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Nanoparticles hold promise of preventing tumor growth

Biologists have long known cancer cells spread through the body, but not on exactly how they spread, and how to inhibit them at a molecular level. Working with an international team of cell biologists, chemists, and computational biologists, IBM Research scientist Drs. Ruhong Zhou, Seung-gu Kang and Tien Huynh, have shown in simulations that nanoparticle gadolinium metallofullerenol (Gd@C82(OH)22) prevents the spread of pancreatic cancer cells by quarantining them (see animation). It binds to and blocks the enzyme responsible for tumor metastasis and survival.
Earlier this year, the team from China led by Prof. Yuliang Zhao of the China National Center for Nanoscience and Technology discovered that the metallofullerenol could bind to breast cancer and stop its metastasis, but did not know how it happened at a molecular level. IBM’s work, featured in September’s Proceedings of the National Academy of Sciences, reveals for the first time the molecular mechanism of this process. Gadolinium metallofullerenol acts as a nanomedicine via inhibition of the cancer-instigating matrix metalloproteinase enzymes (MMPs).
Finding cancer’s “off” switch
MMPs degrade the extracelluar matrix (ECM) that confines cancer cells and spurs blood vessel growth into the cancer cells. So, these enzymes not only help tumors grow and spread in the body, but also keep them healthy. Stopping this cycle was a three-fold challenge:
  1. Find the right MMP(s) (we have 27 MMPs in our bodies)
  2. Stop those MMPs’ capability to spread the tumor
  3. Stop those MMPs’ capability to feed the tumor
The China National Center for Nanoscience and Technology team’s experiments show that MMP9 is the most affected of these enzymes by metallofullerenol at a cellular level. IBM’s team ran molecular dynamics simulations for a few months on a Blue Gene supercomputer and found that gadolinium metallofullerenol inactivates the function of MMP9 through an exocite binding mode near its S1’ loop, which is responsible for ligand (molecular binding point) recognition.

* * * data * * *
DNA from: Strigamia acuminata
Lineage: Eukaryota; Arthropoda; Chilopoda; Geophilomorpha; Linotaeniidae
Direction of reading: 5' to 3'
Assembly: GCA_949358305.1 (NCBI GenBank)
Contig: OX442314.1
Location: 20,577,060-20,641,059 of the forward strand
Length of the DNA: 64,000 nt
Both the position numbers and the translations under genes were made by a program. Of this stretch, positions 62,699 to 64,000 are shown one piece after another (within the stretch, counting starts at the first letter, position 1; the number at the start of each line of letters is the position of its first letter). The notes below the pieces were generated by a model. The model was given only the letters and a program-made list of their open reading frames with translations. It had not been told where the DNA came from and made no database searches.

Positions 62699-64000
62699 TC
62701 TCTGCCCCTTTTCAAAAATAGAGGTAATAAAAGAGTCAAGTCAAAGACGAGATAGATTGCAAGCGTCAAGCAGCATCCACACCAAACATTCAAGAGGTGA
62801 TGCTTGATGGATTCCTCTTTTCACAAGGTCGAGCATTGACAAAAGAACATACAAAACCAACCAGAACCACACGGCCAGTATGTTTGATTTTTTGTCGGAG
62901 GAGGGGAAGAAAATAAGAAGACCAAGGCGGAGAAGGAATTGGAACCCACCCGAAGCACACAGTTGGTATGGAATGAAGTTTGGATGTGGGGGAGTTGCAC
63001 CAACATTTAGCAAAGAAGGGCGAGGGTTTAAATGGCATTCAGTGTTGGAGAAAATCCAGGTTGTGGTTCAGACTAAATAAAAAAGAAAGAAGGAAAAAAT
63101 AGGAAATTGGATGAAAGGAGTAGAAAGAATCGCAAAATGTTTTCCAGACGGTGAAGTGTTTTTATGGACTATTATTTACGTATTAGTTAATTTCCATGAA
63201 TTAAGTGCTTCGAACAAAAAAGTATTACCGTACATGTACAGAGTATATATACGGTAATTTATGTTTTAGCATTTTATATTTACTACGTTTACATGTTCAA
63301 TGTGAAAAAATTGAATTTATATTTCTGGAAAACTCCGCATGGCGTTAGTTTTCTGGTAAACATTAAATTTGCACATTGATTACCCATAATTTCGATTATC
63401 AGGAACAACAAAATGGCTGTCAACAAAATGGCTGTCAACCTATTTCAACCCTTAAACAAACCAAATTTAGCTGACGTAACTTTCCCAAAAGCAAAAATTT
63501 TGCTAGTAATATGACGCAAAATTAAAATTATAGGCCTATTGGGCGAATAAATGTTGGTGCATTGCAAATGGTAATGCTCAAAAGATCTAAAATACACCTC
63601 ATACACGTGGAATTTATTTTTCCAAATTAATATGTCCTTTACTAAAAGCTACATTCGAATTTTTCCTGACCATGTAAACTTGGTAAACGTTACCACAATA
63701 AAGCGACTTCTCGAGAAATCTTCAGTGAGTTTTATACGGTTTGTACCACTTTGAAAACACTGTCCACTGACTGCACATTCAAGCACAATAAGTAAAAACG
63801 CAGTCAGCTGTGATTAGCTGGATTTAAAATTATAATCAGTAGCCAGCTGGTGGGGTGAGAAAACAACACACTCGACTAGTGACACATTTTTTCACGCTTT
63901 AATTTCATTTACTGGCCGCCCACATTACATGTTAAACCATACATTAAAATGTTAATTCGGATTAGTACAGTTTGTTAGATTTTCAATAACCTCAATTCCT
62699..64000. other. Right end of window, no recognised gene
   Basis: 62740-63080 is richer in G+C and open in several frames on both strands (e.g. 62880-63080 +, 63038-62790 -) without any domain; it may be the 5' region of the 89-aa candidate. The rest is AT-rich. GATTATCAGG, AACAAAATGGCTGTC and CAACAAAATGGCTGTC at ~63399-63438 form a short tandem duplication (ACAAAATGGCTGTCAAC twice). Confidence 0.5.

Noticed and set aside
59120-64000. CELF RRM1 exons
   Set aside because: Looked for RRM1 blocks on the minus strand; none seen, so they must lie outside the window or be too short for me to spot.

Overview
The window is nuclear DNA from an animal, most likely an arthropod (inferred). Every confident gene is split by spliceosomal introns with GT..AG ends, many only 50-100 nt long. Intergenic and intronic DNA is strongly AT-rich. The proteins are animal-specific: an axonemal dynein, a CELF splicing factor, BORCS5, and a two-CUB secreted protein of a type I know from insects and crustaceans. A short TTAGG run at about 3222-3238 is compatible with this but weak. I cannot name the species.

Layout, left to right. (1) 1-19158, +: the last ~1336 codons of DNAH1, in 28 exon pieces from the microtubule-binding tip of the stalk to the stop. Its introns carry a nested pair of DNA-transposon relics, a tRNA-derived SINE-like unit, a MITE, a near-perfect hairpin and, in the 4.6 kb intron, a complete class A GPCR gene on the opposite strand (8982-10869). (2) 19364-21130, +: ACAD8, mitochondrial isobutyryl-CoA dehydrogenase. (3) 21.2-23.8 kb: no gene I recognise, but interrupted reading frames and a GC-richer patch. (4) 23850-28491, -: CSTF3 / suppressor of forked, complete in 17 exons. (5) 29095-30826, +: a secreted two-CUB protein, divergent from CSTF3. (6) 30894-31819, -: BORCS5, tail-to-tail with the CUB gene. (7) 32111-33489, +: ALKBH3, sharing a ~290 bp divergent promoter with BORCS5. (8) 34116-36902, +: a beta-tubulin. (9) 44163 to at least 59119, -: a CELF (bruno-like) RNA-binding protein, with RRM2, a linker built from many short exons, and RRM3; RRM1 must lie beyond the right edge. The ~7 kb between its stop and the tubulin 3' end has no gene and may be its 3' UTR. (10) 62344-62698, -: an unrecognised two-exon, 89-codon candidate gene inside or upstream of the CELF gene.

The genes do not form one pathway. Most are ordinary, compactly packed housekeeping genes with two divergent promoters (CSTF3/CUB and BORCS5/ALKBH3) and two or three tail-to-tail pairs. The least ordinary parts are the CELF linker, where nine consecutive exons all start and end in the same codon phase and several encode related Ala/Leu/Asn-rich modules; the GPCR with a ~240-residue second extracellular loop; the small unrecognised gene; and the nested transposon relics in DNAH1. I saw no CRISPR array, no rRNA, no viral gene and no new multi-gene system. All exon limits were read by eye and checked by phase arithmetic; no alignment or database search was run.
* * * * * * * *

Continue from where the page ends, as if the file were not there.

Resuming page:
Knowing how to block this exocite binding mode could provide a new route for future cancer drug development. Now, IBM is looking at the MMP2 enzyme (which also was also affected in experiments) for further validation of this novel molecular inhibition mechanism.

Video of Nanoparticle Gd@C82(OH)22 Attacking a Tumor Cell
Gadolinium metallofullerenol is found to inhibit pancreatic tumor growth by about 50 percent. Similarly, it shows more than 80 percent inhibition rate to metastasis of human breast cancer in previous work (Nanomedicine 8, 136-146, February 2012). These findings may provide a new route of development of specific MMP inhibitors and effective anti-cancer nanomedicine.

IBM’s collaborators will soon begin producing these nanoparticles for phase one clinical trials. While a commercial drug is still a few years away, this is the first time we’ve understood and shown how to effectively attack cancer cells with a nanoparticle.

IBM’s Computational Biology Center collaborated with the China National Center for Nanoscience and Technology in Beijing; the Environmental Molecular Sciences Laboratory at the Pacific Northwest National Lab, in Richland, Washington; and the Department of Chemistry at Columbia University.


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